On the fifth day of my new gig, a meeting-ful Friday, which I begin with a two-hour call/texting session with IT support—Cthulhu bless all IT support people, btw, because sorting out “the thingie isn’t doing the thin that I think it should be doing, please make it go!” from a person like me must be a competent IT person’s hell—and end with a 45-minute training session on a magic project management software (hello, Asana, I think I love you), my new employer sends me flowers.
It’s a gorgeous pink-purple-white-red bouquet of fresias, carnations, gerbera daisies, mums, and one green branch with delicate yellow flowers, and rather robust, thick leaves. It’s crowned with a lovely card that reads “Welcome to the team. We’re thrilled to have you on-board and are looking forward to working with you.”
The bouquet arrives in the five minutes I have between a Teams meeting on a process/communications update on a project I’ll be kinda-sorta-maybe part of (or else it abuts a project I might kinda-sorta-maybe be part of; I don’t know, I’m confused, it’s my first week) and my 1:1 debrief with one of my squad leads, and it kind of makes me cry. Later, I do a ROI calculation of the gesture: say a $25, call it $30—although there’s probably a corporate discount, why, by the way, is it that it’s cash-flush corporations that get discounts and we daily joes have to pay full price—plus delivery, plus the time required to order it—call it a total $25-50 investment by the company in me on that chaotic first week. Result? I end my first week thinking, “They love me, they want me, they care about me.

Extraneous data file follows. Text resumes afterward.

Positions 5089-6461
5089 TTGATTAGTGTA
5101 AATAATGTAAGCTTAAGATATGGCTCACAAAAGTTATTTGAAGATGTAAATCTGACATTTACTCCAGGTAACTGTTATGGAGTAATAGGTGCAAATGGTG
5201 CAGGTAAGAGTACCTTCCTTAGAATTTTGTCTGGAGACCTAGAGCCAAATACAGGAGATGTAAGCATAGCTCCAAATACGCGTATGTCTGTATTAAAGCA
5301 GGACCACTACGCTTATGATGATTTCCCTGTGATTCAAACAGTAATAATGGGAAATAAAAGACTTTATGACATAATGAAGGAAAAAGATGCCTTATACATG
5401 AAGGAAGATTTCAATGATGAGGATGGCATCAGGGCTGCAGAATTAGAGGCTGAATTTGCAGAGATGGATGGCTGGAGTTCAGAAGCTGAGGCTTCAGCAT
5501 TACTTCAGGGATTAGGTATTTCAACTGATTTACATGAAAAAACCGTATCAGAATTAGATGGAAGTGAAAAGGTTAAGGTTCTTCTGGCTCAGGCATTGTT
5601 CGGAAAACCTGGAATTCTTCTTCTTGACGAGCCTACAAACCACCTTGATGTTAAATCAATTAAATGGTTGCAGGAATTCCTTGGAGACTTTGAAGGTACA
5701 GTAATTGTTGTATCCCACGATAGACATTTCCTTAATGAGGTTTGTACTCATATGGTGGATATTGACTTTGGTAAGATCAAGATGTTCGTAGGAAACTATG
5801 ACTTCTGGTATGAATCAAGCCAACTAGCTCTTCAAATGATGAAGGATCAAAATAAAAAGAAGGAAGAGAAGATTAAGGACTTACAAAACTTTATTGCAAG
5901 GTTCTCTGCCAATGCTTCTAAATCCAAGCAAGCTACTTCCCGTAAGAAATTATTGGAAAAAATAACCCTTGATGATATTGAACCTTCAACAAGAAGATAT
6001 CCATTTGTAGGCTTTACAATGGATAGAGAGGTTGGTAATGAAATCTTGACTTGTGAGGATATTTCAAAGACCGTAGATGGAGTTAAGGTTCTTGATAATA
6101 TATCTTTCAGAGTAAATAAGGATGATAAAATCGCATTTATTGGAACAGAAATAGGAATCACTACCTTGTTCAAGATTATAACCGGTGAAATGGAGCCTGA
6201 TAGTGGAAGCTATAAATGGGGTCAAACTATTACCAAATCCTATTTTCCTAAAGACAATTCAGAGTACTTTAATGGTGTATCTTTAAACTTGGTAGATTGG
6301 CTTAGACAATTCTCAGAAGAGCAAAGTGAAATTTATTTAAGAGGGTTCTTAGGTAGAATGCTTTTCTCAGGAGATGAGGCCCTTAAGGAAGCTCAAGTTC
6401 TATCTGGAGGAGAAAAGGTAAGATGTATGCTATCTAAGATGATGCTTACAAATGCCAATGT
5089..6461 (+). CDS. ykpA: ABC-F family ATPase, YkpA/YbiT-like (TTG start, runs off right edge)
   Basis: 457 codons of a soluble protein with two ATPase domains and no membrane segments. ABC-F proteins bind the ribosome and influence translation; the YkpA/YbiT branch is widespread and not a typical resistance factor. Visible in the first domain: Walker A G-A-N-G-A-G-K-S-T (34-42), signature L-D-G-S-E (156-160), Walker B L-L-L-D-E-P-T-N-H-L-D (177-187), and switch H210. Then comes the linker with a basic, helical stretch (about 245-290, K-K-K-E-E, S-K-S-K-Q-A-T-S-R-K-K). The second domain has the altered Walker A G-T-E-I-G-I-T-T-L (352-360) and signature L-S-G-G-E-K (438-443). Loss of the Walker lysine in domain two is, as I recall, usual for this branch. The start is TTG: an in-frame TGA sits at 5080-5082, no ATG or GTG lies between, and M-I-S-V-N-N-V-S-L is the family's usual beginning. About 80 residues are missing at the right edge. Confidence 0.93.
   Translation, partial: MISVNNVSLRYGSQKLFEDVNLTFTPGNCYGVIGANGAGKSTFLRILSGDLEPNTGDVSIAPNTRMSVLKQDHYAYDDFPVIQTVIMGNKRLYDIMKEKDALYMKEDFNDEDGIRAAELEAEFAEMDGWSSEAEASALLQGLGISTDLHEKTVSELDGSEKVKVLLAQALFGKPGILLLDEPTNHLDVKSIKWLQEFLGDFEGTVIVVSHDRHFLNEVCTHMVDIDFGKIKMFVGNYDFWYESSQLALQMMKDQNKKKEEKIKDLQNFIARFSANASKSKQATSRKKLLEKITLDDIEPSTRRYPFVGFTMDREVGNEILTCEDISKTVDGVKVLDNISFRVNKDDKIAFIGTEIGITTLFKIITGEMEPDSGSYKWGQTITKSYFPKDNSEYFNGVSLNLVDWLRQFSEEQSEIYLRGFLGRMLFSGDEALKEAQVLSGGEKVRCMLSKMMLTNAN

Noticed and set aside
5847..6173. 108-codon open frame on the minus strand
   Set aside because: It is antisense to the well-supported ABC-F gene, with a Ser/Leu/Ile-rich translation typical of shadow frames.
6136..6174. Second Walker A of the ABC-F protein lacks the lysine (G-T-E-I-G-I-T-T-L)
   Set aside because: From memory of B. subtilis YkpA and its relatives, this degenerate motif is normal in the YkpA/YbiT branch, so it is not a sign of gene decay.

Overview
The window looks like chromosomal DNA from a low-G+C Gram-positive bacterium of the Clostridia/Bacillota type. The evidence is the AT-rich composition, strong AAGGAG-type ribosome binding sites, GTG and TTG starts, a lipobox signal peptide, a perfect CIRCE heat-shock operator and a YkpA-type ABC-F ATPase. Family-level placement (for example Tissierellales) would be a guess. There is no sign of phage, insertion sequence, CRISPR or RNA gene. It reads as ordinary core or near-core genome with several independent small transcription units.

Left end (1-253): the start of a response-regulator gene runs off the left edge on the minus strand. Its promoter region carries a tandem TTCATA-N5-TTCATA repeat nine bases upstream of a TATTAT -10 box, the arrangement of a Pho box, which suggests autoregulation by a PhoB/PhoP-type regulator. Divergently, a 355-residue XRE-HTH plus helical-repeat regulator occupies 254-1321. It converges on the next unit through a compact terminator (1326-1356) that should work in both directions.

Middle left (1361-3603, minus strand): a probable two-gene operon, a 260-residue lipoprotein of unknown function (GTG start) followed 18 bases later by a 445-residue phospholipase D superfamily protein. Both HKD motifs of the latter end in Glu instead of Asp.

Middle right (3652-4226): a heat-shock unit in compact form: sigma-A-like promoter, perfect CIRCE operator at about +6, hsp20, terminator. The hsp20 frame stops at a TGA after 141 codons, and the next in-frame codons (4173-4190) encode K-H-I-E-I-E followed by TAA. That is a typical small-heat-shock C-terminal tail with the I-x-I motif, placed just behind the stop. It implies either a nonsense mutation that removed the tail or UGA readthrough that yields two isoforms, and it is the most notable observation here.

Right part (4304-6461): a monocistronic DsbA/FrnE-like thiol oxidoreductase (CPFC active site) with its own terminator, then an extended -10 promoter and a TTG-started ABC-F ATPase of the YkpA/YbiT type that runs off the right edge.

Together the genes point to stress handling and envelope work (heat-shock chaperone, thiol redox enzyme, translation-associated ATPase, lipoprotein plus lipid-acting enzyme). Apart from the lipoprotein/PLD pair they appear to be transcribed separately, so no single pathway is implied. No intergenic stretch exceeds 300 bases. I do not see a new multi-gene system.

I’m that easy.
Probably, so are you.
PS The bouquet comes from Flower Gallery and it is so pretty; follow Flower Gallery on Instagram for pretty pictures of lowers.
On the first day of my new gig, nothing works the way it’s supposed to, I’m confused and disconnected and alone in my living room-cum-office—how is this really a first day of a new job? Then, a dedicated hour debrief with my VP and I perk up. I still can’t get into the system proper, but I “eat” the Internet and bring myself up to speed on the industry while sitting on the patio with my laptop.
Meanwhile, my phone starts to ping:
Him: Good luck on your first day!